I’ve been practicing Chinese calligraphy. Valentine’s Day is coming and I’m making cards.
At the end of 2018, we went on a family trip in Italy. In a week and a half, we went to Rome, Naples, Sorrento, Florence and Milan. To my surprise, it was much more relaxing than I expected.
I’ve been to Rome before, and had the impression that Italian dining culture was very different from what I’m used to. Sometimes I walk into a restaurant and no one would come to show me where to sit. Before this trip though, I asked my Italian friend. It turns out that you can just walk to an empty table in that case. China has the same culture and I remembered how strange it was to wait for a table when I first arrived in America.
It’s kind of like a reversed culture shock that I’m more used to the US/UK culture…
After the a few weeks of temporary housing, I moved to an area called Finsbury Park. It’s located north of central London, about 15 minutes tube ride from King’s Cross Station. I chose there because it’s easy to get to by tube or train, and the rent is cheaper than other popular areas in London. I found a nice and small flat on the high street in the area. My flatmate, Nick, is a lawyer in the city, who kept the flat extremely clean and neat. The style is modern and simple, and could be a show room for John Lewis, a British department store known for its quality goods.
I consider myself a very neat and organised person, but my flatmate Nick is in another level in terms of cleanness. The surfaces are always empty and clean. Even the cabinets are organised. I love the neatness of the house, but later I realised it’s not the best setup for my creativity. I was always hesitant to use the shared dining table to draw or paint, because I don’t want him to see that I’m making a mess in the shared space.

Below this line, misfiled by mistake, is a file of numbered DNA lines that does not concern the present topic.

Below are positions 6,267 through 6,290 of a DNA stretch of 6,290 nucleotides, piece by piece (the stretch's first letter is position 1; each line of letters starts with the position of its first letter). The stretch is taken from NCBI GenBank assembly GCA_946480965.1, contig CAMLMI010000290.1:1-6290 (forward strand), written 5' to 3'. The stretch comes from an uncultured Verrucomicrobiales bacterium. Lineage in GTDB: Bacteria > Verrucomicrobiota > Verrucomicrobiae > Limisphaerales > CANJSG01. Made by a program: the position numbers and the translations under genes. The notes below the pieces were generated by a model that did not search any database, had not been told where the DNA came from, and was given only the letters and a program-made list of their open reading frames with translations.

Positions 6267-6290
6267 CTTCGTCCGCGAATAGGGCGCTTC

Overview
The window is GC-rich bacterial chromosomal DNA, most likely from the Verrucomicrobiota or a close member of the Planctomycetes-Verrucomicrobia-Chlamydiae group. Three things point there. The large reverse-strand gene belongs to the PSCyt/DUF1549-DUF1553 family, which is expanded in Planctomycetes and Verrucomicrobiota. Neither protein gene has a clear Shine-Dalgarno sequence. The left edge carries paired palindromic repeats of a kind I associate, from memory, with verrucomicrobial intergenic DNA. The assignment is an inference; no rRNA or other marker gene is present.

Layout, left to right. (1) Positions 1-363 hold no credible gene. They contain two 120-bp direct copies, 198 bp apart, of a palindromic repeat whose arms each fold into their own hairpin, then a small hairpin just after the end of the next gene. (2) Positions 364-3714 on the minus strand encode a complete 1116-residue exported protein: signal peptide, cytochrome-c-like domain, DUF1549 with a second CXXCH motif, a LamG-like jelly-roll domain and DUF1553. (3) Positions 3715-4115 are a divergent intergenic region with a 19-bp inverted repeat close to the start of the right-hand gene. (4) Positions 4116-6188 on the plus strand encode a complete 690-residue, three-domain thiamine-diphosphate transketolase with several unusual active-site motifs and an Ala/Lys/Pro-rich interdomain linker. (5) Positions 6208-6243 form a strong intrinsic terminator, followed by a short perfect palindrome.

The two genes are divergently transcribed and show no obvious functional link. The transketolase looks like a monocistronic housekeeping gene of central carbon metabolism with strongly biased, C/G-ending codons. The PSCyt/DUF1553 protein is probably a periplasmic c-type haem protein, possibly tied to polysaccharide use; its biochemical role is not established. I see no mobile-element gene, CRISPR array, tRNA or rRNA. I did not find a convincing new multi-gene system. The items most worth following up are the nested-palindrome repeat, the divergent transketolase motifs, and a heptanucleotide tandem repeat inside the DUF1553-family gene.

Helsinki is the third Scandinavian city I visited, after Copenhagen and Stockholm. They have a very similar feeling with grey skies and the sea, but I had a different experience in Helsinki because I took a sauna bath there.
The last time I had sauna was in elementary school, there was a small sauna room at the swimming pool we used to go to. I didn’t expect I will go to sauna in Finland, but Sauna is actually a very important part of the Finnish culture. It’s a tradition to take hot sauna and jump into the snow to finish, as I learned it in the National Museum of Finland in Helsinki.
I booked a cool-looking sauna place called Löyly. It is a very modern architecture designed with clear lines and is made of wooden slates. It’s just off the city centre and facing the Baltic Sea, so you can have a dip there after the steamy sauna.
One of the two sauna rooms here is made of dark smoky wood. As soon as you walk in, you can smell the smoky air. The Finnish people are all pros and were constantly adding water to make it hotter and more steamy, but I had to close my eyes to protect my eyeballs from the heat.
After a few rounds of sauna bath, I was ready to soak in the Baltic Sea. Although it was only end of August, the water felt very icy and I only ended up dipping my feet.